Al­most per­fect

In of­fer­ing such a big con­tract, Nats’ wish was Scherzer’s ‘com­mand’

The Washington Post Sunday - - FRONT PAGE - BARRY SVRLUGA

Na­tion­als pitcher Max Scherzer cel­e­brates his no­hit­ter with catcher Wil­son Ramos. Scherzer was one out from a per­fect game when he hit Pittsburgh’s Jose Ta­bata with a pitch. View a photo gallery and so­cial media re­ac­tion at wapo.st/sports. Plus, more cov­er­age,

When there’s snow on the ground and the heat­ing bills are as­tro­nom­i­cal, it’s easy to watch a base­ball team agree to write checks to­tal­ing $210 mil­lion over seven years and la­bel it some com­bi­na­tion of ex­trav­a­gant and ir­re­spon­si­ble. What are the Washington Na­tion­als go­ing to do with another start­ing pitcher? Such are win­ter laments.

But on a 91-de­gree day in June, Jan­uary assess­ments seem so dated. This is what $210 mil­lion buys you: Max Scherzer, in his prime. Don’t like seven-year con­tracts for pitch­ers? Fine. A rea­son­able as­sess­ment, one shared even by the gen­eral man­ager of the club with which Scherzer signed.

The sev­enth year of such a deal,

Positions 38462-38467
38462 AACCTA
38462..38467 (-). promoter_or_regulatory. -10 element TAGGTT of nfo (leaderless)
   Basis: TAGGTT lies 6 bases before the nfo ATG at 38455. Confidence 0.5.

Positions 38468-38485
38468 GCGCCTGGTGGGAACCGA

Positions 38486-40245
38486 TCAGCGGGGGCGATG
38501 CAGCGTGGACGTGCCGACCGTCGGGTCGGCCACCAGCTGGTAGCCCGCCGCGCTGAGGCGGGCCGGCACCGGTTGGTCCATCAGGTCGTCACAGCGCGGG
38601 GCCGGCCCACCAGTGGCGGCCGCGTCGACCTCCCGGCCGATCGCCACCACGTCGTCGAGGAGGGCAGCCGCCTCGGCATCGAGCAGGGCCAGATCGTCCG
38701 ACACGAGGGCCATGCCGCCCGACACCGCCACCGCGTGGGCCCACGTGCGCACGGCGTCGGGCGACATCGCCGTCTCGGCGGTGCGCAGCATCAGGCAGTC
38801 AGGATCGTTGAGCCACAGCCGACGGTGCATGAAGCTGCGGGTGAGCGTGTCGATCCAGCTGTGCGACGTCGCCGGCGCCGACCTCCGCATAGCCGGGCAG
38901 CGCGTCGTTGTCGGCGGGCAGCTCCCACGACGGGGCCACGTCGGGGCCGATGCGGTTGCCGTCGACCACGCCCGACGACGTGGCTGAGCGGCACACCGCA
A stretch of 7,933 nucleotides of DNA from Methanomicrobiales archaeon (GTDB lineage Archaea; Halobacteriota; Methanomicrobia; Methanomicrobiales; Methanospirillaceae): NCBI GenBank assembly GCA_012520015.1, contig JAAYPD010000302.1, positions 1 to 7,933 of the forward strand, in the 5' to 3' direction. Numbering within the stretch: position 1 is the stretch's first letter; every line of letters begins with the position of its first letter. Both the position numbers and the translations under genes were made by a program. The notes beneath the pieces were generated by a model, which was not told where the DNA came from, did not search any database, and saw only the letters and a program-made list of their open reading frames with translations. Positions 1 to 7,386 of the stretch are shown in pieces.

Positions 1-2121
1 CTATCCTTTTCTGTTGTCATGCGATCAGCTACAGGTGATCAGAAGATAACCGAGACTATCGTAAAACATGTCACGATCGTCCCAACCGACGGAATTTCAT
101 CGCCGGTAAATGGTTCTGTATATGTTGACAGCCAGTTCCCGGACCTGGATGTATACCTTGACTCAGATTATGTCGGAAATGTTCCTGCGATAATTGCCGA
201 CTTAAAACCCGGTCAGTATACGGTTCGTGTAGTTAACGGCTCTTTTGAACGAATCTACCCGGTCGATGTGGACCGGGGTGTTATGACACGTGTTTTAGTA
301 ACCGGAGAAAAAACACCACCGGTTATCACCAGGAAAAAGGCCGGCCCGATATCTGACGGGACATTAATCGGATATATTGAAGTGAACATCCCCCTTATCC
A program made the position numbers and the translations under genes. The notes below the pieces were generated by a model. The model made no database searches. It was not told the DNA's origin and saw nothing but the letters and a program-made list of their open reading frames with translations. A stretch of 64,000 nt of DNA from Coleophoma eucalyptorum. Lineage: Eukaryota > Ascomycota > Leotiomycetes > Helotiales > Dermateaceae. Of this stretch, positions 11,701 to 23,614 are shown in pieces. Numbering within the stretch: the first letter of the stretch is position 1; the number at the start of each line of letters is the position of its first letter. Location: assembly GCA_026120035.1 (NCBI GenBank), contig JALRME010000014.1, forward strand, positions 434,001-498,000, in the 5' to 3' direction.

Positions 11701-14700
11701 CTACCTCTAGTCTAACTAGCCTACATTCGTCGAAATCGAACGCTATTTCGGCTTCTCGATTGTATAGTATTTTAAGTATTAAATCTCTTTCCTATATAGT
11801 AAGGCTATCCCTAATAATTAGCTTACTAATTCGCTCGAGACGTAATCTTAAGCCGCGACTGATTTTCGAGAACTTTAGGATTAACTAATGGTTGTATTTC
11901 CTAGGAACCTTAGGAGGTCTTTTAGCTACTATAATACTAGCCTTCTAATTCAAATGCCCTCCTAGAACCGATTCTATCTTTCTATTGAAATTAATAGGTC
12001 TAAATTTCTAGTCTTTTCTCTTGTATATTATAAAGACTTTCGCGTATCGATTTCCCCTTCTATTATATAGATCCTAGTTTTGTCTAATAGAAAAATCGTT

though, doesn’t mat­ter in Year 1. What mat­ters is what Scherzer is do­ing at the mo­ment, fir­ing mi­nus­cule peb­bles at bat­ters that can hardly be seen and can scarcely be hit. Satur­day came the first no-hitter of his ca­reer, a trea­sure of a 6- 0 vic­tory over the Pittsburgh Pi­rates that was one frac­tion of Jose Ta­bata’s el­bow away from be­ing the first per­fect game in Na­tion­als history.

That fol­lowed his 16strike­out, one-hit shutout in Mil­wau­kee on Sun­day, mak­ing hit­ters 1 for 55 against him in his last two starts.

His ERA is down to 1.76. Op­pos­ing bat­ters are hit­ting .181 against him. He has 123 strike­outs and 14 walks. With Doug Fis­ter just back from the dis­abled list and Stephen Stras­burg still on it, Scherzer could well be not just the best pitcher on the staff but the best in the game.